Part of the problem has been the constant association of 1947 with communal politics, rather than with the far more important move towards becoming a healthy and happy nation. After Partition there was a popular belief that the division of the country would end all communal tension. This was an erroneous belief as Partition itself happened in the name of religion and as the world is aware religion alone has never been able to hold citizens together.

The solution to communal conflict does not lie in more religious based politics.

On the other hand, democracy is a game of numbers and its politics demands the mobilisation of voters on a larger scale than of one’s opponent.

But when politics mobilises support for itself by hook or by crook then it becomes dangerous, and a problem in society. Then it becomes necessary to critique all those players of politics who do not think twice about drawing on communalism to collect a crowd from religious communities.

What is most frightening for the future is the communal interpretation of the past that is used to whip up hysteria in mobilising loyalists in the present. It is often argued that the roots of communalism go back in history but history is only brought in as an attempt to provide justification from the past.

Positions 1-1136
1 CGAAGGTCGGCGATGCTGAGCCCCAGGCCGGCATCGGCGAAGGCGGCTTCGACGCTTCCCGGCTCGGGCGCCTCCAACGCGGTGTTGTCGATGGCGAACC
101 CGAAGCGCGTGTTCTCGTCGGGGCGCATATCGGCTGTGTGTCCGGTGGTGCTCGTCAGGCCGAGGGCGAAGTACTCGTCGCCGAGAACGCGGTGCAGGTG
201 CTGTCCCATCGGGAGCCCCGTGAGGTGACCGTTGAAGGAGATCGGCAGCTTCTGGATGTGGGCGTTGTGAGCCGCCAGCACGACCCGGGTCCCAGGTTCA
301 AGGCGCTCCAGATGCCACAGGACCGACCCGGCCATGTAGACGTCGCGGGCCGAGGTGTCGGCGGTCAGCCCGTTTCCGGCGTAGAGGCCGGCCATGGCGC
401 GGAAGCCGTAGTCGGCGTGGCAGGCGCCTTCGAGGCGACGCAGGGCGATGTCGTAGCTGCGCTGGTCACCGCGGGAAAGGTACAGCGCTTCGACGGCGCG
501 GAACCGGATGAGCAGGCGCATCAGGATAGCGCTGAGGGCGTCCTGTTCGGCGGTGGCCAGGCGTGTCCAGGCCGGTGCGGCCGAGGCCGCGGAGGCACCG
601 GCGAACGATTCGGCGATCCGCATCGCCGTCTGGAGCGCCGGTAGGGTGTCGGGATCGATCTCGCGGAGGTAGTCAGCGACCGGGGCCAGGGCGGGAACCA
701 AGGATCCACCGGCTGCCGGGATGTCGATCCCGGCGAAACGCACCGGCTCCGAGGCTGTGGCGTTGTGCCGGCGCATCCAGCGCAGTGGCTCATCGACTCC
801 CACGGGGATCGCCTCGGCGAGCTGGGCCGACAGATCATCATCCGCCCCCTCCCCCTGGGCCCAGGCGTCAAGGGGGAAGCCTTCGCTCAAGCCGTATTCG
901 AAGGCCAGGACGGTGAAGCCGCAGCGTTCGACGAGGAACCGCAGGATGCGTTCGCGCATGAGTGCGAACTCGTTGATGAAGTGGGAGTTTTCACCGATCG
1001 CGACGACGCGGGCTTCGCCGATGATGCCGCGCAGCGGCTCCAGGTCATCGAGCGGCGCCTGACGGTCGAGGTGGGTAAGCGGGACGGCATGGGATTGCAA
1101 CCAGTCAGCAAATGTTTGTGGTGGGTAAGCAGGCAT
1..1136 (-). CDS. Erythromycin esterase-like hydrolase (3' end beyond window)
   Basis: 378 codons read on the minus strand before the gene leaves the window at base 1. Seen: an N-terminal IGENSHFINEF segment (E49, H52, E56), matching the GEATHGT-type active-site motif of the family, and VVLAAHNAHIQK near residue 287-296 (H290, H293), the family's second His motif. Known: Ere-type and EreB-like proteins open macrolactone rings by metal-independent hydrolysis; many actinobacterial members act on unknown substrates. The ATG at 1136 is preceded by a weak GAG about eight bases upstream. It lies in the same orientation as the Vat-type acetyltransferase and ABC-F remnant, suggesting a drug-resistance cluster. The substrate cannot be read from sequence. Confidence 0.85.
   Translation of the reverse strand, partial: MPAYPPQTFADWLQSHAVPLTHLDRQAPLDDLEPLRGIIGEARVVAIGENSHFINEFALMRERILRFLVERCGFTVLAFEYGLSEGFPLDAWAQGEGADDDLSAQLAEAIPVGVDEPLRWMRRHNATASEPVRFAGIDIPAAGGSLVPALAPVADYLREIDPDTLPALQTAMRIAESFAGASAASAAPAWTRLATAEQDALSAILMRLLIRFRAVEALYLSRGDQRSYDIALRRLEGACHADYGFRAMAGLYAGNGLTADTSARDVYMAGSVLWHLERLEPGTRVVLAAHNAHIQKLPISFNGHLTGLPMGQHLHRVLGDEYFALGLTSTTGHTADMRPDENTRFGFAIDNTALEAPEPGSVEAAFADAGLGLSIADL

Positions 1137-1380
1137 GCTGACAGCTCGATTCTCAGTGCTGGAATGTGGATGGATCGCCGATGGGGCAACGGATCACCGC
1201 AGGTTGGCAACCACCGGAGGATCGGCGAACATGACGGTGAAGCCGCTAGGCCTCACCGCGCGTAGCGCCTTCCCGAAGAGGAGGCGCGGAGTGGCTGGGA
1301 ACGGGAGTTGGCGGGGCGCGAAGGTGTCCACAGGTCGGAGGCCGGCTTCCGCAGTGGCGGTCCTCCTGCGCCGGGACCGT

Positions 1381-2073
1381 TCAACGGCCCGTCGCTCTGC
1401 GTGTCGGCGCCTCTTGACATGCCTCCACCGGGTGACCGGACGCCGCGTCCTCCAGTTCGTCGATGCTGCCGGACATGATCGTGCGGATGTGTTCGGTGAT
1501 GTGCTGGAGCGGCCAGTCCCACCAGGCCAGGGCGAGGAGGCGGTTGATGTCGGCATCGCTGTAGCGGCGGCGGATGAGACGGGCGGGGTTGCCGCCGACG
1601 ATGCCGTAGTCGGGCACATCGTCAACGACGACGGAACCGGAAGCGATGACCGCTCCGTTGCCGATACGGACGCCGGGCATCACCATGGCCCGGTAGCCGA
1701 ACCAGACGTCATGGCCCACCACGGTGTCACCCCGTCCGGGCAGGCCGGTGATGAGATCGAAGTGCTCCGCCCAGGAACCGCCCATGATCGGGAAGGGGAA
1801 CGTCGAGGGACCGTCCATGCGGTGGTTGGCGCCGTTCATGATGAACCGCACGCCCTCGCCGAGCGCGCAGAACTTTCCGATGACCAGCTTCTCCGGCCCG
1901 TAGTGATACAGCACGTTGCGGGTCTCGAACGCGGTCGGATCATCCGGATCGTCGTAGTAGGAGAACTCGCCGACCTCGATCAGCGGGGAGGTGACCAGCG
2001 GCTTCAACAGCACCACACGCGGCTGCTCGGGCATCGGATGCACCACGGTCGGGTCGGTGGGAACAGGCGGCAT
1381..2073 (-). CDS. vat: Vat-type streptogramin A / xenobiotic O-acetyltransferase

The ideal communal society is posited as having existed in the past. Equally important to the communal ideology is insistence that the total separation of communities also has its roots in the past.

Communal ideologies claim to base themselves on an appeal to tradition. But traditions are also invented and put together through a selection of items from the past and the selection is most deliberate. Religious communities propagating religious nationalism are just imagined communities and therefore it is even possible to change them.

The modus operandi of communal politics almost always is to instigate riots that are made an excuse to damage and to destroy the religious sites of those one is rioting against. This ensures a continuing hostility amongst citizens over sites that become the focus of dispute.